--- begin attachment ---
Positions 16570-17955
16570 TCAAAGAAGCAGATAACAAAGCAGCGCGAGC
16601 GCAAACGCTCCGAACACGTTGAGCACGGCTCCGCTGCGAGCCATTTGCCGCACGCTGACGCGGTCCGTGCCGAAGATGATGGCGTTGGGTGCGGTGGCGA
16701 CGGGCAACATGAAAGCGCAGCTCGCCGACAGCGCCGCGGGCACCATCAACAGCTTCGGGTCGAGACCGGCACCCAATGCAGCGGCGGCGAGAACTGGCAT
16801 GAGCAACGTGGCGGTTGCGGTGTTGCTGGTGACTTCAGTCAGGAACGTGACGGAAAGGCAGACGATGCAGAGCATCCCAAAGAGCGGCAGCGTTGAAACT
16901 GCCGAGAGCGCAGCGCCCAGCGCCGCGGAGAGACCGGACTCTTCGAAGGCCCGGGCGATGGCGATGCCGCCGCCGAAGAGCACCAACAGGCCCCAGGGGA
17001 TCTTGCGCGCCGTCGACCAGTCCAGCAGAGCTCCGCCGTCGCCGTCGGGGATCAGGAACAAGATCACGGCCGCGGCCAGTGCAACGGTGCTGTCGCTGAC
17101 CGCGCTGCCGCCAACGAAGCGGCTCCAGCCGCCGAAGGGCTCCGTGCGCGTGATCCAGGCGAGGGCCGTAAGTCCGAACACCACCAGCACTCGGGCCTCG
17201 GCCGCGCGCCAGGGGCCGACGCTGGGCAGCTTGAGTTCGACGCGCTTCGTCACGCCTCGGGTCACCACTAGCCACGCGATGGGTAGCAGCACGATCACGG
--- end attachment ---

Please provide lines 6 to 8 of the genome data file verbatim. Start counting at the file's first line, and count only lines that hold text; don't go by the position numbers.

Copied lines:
16901 GCCGAGAGCGCAGCGCCCAGCGCCGCGGAGAGACCGGACTCTTCGAAGGCCCGGGCGATGGCGATGCCGCCGCCGAAGAGCACCAACAGGCCCCAGGGGA
17001 TCTTGCGCGCCGTCGACCAGTCCAGCAGAGCTCCGCCGTCGCCGTCGGGGATCAGGAACAAGATCACGGCCGCGGCCAGTGCAACGGTGCTGTCGCTGAC
17101 CGCGCTGCCGCCAACGAAGCGGCTCCAGCCGCCGAAGGGCTCCGTGCGCGTGATCCAGGCGAGGGCCGTAAGTCCGAACACCACCAGCACTCGGGCCTCG